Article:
For his part, Gingrich made two stabs at renewing his appeal as a culture warrior against secular, liberal, academic and journalistic elites. He tried briefly to go after moderator Wolf Blitzer, as he had after Juan Williams and John King in previous debates, but for whatever reason – Blitzer may come off as too obtuse to be a credible target – it didn’t work. Later, when all four candidates were asked about the role that their faith would play in their presidencies, Gingrich was the only one to take the opportunity to go after those above-mentioned elites, but failed to achieve truly Pat-Buchanan-like venom. It was an off night for the former Speaker, whose talents as a demagogue were underutilized.
The most interesting moment in the debate, though, came when Romney sought to defend the Massachusetts health insurance plan he signed into law against Rick Santorum’s charges that it was simply a one-state version of the national law signed by President Obama. In replying, Romney delivered a very effective defense of the universal mandate, pointing out how it was needed to offset the costs to the public of health care for the uninsured. That, as Santorum very effectively argued, is precisely the case for Obamacare, which Romney, inadvertently, defended more articulately tonight than Obama sometimes has. Romney only lapsed into his accustomed inarticulateness when he sought to contrast Obama’s law with his own. Santorum is right: Romney probably couldn’t make a plausible attack against Obamacare should he be the nominee.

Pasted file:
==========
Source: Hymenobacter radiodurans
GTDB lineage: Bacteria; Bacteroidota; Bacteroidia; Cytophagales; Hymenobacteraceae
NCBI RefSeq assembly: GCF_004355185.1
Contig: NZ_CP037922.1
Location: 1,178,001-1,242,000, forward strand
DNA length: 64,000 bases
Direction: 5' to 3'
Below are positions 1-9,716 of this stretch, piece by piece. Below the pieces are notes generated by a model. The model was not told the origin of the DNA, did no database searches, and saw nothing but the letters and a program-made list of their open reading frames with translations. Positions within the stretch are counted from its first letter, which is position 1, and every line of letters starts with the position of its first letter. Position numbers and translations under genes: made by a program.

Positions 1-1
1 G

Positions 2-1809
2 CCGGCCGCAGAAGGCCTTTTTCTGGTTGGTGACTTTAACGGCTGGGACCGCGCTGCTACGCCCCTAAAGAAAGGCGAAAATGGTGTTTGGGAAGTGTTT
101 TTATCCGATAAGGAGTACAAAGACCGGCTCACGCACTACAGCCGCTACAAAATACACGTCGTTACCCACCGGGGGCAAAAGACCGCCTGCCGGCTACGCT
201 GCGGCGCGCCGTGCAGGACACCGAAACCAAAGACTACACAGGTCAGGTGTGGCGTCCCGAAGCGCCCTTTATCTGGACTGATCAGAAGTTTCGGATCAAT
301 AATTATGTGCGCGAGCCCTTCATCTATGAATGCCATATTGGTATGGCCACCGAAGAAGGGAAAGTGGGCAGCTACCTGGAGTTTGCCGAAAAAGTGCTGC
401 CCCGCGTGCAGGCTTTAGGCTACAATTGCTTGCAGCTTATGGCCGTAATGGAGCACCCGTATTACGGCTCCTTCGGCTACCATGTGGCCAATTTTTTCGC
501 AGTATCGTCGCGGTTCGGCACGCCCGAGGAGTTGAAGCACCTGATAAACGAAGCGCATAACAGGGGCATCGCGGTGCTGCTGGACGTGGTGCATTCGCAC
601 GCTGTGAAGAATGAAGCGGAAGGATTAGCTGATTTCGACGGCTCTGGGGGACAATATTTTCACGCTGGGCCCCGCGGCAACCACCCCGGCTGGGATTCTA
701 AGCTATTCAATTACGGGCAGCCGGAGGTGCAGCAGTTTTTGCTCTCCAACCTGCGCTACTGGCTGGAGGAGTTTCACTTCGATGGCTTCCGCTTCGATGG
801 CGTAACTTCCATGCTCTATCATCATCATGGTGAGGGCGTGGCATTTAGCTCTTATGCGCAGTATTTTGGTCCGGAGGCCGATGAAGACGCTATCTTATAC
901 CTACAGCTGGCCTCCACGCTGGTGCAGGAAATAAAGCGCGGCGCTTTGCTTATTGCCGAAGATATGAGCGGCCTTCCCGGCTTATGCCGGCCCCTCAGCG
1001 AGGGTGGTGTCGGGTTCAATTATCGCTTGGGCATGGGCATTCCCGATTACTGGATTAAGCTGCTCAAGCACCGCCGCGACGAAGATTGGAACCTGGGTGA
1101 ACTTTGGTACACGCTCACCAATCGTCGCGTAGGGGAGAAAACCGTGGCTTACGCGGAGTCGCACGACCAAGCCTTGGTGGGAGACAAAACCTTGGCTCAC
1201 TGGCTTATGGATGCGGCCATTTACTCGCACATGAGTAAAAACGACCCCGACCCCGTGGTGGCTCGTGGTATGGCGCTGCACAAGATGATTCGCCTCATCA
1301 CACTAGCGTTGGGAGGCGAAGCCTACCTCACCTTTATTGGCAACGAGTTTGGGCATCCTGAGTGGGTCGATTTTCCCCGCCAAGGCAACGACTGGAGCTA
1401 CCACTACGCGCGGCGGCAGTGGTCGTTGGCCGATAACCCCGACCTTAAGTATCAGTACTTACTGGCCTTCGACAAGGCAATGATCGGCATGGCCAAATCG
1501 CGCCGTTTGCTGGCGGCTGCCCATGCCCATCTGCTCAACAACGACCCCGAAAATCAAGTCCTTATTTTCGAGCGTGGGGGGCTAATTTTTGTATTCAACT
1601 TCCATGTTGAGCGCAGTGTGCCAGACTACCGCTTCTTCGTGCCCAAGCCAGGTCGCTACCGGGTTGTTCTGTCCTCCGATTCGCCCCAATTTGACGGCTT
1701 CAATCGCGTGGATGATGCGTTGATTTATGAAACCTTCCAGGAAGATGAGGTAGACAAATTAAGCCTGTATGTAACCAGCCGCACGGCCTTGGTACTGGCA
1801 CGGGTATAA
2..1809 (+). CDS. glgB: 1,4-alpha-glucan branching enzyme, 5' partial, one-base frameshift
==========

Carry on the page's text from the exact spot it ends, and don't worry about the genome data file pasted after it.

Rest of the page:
But Romney’s prospects of becoming the nominee likely improved as a result of his debate performance tonight. With new polls showing that Gingrich’s momentum in Florida may have slowed, or even begun running in reverse, Romney’s forcing Gingrich onto the defensive and keeping him there stripped from the former Speaker his last chance to do his inimitable slash-and-burn before Florida Republicans go to the polls. By the standard of getting the nomination, a good night for Romney. By the standard of showing himself capable of taking on Obama on health-care reform, not so hot.
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